Testing for unknown Cations and Anions in a salt


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  • Unknown Chemical
    • Flame Tests
      • Use a platinum or nichrome wire dipped into HCl (to cleanse the wire of any impurities) and then into the salt you want to test. Salt will stick on the end
        • Bright Red
          • Lithium (Li+)
        • Golden Yellow
          • Sodium (Na+)
        • Brick Red
          • Calcium (Ca+)
        • Lilac
          • Potassium (K+)
        • Blue-green
          • Copper (II) (Cu+)
    • Sulphate Test
      • Add dilute HCl acid (you add acid to the solution the react with and remove other anions which might also create white precipitates when barium chloride solution is added)
        • Then, add barium chloride (BaCl)
          • White precipitate
            • Barium sulphate
              • Ba2+ + SO42- --> BaSO4
        • For example, if you didn't add acid, you would also obtain a white precipitate if there were carbonate ions present
          • This is because barium carbonate is also white and insoluble (refer to solubility hand)
            • The acid reacts with the carbonate ions and removes them. IMPORTANT: Add acid before barium chloride solution
              • You must NEVER acidify the solution with sulphuric acid because it contains sulphur ions. If you add those, a precipitate of barium sulphate is bound to form due to the sulphur ions
    • Halide Tests
      • Add dilute nitric acid (HNO3) and silver nitrate (AgNO3)
        • White precipitate
          • Chloride (Cl-)
            • Cl- + Ag+ --> AgCl
        • Cream Precipitate
          • Bromide (Br-)
            • Br- + Ag+ --> AgBr
        • Pale Yellow Precipitate
          • Iodide (I-)
            • I- + Ag+ --> Ag1
        • The acid is added to react with the and remove other anions which might also produce precipitates with silver nitrate solution for example carbonate and hydroxide ions
          • You must NEVER use hydrochloric acid (or hydrobromic acid or hydriodic acid) as you will be adding halide ions, resulting in a definite production of precipitate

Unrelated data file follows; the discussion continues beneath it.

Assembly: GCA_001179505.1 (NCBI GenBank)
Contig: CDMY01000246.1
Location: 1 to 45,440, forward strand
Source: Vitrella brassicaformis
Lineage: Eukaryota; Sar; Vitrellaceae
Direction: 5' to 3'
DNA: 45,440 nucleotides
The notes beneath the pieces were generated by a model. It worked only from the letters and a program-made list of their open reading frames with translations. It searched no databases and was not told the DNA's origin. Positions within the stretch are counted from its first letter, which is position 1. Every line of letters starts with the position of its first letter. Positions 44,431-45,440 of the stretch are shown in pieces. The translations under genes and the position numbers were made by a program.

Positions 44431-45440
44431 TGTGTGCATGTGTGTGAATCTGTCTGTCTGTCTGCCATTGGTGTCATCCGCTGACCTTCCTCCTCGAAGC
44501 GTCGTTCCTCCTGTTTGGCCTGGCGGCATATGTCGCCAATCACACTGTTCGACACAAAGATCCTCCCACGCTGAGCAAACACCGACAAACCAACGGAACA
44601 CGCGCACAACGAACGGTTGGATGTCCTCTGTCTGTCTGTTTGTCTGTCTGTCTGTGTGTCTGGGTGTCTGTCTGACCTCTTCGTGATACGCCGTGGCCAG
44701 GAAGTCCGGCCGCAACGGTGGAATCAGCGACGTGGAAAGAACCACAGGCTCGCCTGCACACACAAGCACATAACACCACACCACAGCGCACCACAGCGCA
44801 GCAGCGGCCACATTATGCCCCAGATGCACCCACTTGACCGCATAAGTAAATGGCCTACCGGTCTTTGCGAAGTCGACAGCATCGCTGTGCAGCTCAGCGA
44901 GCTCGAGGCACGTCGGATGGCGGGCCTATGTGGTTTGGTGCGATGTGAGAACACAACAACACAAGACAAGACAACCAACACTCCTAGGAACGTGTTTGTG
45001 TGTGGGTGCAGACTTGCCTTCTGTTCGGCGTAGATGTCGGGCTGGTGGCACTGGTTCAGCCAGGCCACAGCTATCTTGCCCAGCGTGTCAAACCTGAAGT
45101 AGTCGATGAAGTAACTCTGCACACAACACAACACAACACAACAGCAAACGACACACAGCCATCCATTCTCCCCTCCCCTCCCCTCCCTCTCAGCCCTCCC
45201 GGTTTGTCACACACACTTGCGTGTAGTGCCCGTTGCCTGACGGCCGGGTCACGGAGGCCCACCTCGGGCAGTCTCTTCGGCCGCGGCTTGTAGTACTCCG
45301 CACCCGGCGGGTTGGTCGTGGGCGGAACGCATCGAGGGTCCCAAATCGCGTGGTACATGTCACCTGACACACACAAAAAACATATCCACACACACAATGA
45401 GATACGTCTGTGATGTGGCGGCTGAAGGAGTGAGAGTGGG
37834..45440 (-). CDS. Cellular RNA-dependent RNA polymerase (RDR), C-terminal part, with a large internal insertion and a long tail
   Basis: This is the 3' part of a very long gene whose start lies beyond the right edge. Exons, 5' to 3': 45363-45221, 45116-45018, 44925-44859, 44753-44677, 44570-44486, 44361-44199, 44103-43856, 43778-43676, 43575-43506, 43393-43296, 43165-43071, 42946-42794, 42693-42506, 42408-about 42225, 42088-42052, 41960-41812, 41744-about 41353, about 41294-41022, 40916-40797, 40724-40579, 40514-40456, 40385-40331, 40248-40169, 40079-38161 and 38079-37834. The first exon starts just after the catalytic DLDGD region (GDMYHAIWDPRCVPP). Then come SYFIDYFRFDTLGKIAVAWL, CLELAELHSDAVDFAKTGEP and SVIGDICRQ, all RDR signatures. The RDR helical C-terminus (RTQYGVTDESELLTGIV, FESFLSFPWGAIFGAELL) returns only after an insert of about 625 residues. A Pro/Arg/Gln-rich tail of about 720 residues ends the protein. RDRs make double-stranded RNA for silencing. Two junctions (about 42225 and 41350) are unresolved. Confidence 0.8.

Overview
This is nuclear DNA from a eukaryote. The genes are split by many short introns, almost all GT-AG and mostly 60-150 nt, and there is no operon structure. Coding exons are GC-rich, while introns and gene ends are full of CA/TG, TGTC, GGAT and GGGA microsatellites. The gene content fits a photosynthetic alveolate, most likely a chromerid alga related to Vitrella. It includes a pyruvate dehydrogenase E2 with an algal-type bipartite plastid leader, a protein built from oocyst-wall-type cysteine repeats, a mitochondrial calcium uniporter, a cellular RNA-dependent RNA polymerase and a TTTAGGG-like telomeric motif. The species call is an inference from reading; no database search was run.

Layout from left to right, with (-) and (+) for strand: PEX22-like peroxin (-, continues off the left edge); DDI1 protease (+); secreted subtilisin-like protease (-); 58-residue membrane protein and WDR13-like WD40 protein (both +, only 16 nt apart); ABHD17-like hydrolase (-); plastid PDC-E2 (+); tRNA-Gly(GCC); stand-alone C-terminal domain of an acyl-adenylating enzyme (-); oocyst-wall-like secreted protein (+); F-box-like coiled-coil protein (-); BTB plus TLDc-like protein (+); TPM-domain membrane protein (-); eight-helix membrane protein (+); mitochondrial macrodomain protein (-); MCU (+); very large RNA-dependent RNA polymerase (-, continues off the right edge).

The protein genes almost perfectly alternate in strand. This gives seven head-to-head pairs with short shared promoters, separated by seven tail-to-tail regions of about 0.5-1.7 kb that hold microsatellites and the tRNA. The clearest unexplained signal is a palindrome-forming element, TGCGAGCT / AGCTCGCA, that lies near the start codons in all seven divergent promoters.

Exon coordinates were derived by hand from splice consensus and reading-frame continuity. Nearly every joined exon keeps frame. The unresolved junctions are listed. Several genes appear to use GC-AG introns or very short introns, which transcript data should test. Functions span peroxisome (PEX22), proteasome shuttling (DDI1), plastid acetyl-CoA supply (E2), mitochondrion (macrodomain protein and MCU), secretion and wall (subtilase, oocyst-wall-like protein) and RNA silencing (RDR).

• Ammonium Test
      • Sodium hydroxide solution reacts with ammonium salts (either solid or liquid) to produce ammonia gas
        • To test for the gas produced efficiently, hold in the palm of your hand for at least 30 sec for it to warm up enough to be able to smell the gas
          • Test the gas coming out using damp red litmus paper. Ammonia is an alkaline and turns litmus paper blue
      • NH4+ + OH- ---->NH3 + H2O
        • This is a reversible, equilibrium reaction as well
        • No precipitate is produced, so the test works on a solid or solution
    • Carbonate Test
      • Add dilute HCl to the sample of salt and look for fizzing. This indicates a gas being given off
        • Test the gas by bubbling it through limewater to show it is CO2
      • ZnCO3 + 2HNO3 ---> Zn(NO3)2 + CO2 + H20
        • Tested using zinc carbonate and dilute nitric acid
          • IONIC EQUATION: CO32- + 2H+ ---> CO2+ H20
    • Add Sodium Hydroxide solution (NaOH)
      • Dissolve the salt in distilled (pure) water, and add about the same volume of dilute NaOH solution
        • Any precipitate formed is known as gelatinous precipitate
      • Light Blue
        • Copper (II) (Cu2+)
          • Full equation: CuSO4 + 2NaOH ---> Cu(OH)2 + Na2SO4
          • Ionic Equation: Cu2+ + 2OH- ---> Cu(OH)2
      • Sludgy Green
        • Iron (II) (Fe2+)
          • Full Equation: FeSO4 + 2NaOH ---> Fe(OH)2 + Na2SO4
            • The green precipitate darkens on standing and turns orange brown at the top of the tube. This is due to the iron (II) hydroxide being oxidized to the iron (III) hydroxide by the air
          • Ionic Equation: Fe2+ + 2OH- ---> Fe(OH)2
      • Reddish-Brown
        • Iron (III) (Fe3+)
          • Full Equation: FeCl3 + 3NaOH ---> Fe(OH)3 + 3NaCl
          • Ionic Equation: Fe3+ + 3OH- ---> Fe(OH)3

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